You would think that a bunch of writers would be able to define a term clearly, but some of our prominent literati seem confused over what exactly is meant by the phrase “hate speech.”
Doonesbury cartoonist Garry Trudeau must understand how satire works, but in a recent speech had this to say about Charlie Hebdo: “By punching downward, by attacking a powerless, disenfranchised minority with crude, vulgar drawings closer to graffiti than cartoons, Charlie wandered into the realm of hate speech.”
Et tu, Garry? Doonesbury itself has been criticized for being “mean-spirited,” “blasphemous,” and—the unkindest cut of all—simply not funny. Trudeau should know better than to micturate in his own trough.
But he’s not alone. The literary human rights organization PEN held a gala last week to honor Charlie Hebdo, but six of its illustrious members declined to participate for the same reasons. In a letter to PEN, one of them, novelist Teju Cole, writes:
To the section of the French population that is already marginalized, embattled, and victimized . . . and that contains a large percentage of devout Muslims, Charlie Hebdo’s cartoons of the Prophet must be seen as being intended to cause further humiliation and suffering.
“Must be seen”? Says who? I know that I should be respectful of this bologna, but suggesting that Charlie Hebdo is akin to European racism against Muslims is horribly wrong. European racism against European Muslims is indeed frightening; and scarier still, it’s sometimes found in sheep’s clothing among a flock of faux liberal sentiments. Oh we simply adore Obama yes and oh we’re so happy Bush and Blair are out and now we’ve dumped Sarkozy too and yes isn’t it horrible what’s happening in Syria yes and by the way (voice dropping to a whisper) have you noticed (eyes glancing about) the “Silent Invasion”?
But to associate Charlie Hebdo and the intent of its satire with this kind of Hate-that-Dare-Not-Speak-Its-Name seriously mistakes how Satire operates.
First of all, let’s get this “punching downward” business out of the way. Charlie Hebdo doesn’t go after the powerless, and it does not “intend” to “cause further humiliation and suffering” to a victimized population.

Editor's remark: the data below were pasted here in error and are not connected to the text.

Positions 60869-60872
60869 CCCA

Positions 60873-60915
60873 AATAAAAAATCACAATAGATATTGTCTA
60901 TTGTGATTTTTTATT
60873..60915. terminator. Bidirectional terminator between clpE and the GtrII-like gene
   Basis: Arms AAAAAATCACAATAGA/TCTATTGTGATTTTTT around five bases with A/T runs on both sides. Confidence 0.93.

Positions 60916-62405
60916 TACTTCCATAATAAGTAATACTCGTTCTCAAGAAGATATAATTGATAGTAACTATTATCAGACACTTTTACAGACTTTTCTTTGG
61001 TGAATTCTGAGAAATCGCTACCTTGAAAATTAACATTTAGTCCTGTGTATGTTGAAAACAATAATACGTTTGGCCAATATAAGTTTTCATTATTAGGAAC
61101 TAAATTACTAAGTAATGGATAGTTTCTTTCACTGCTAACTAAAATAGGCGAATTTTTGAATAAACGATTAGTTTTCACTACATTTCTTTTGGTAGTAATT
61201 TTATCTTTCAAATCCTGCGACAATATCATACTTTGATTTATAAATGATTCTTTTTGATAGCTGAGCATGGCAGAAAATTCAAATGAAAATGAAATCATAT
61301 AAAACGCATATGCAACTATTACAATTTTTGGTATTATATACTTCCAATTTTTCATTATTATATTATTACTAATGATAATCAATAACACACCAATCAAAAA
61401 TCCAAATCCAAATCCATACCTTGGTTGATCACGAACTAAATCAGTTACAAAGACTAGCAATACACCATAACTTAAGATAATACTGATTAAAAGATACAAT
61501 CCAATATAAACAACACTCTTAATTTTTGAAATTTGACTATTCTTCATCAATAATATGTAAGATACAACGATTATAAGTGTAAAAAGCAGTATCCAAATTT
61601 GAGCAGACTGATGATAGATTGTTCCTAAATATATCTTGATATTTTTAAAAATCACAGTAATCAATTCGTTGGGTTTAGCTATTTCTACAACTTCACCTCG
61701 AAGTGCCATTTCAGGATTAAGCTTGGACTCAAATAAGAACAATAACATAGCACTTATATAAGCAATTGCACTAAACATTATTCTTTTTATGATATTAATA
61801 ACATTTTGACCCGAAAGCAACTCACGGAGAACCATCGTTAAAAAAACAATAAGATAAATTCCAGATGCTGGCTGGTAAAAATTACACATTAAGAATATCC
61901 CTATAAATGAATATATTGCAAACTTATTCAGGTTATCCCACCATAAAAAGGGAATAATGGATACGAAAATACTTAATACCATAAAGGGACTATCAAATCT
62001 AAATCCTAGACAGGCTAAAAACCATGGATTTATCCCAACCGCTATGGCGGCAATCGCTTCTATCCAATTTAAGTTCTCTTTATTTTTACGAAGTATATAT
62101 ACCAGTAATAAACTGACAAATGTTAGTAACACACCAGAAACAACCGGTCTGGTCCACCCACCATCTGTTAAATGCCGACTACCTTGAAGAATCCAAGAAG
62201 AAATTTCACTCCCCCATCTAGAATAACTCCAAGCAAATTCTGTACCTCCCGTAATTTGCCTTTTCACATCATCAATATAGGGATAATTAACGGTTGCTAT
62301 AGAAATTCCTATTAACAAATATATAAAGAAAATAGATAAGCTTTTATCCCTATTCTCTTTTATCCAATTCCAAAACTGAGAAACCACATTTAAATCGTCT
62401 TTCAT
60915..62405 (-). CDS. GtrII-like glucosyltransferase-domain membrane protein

Charlie’s cartoons of Mohammed ridicule the religious extremism that seeks power in violence. Such extremists had firebombed the Charlie offices in 2011 and continued to threaten the staff, which is why the Paris police had stationed a guard at the Charlie offices—a policeman who was also killed in the attack. How much more upward can you punch than by ridiculing fanatics with guns? Violent men with weapons are not powerless, and they are not victims.
But aside from this seemingly obvious fact that Trudeau et al. seem to miss, they also seem oblivious to the nature of satire.
Satire works subconsciously. It portrays people like us acting badly, so it makes us say to ourselves, yes, we’re like those people satirized but no, we don’t behave as badly. And afterwards we try, perhaps even unconsciously, to make sure that we don’t behave that way.
Imagine a cartoon satirizing professors who talk down to their students. (I know it sounds far-fetched, but let’s just pretend.) If I’m a professor, the satire relies on my recognizing my kind and seeing how ridiculous we look when we talk down to students. But self-respect won’t let me admit that I am one of THOSE professors, whether I am or not, and seeing how stupid it looks makes me try a little harder to not be that way. Satire is a kind of reality check.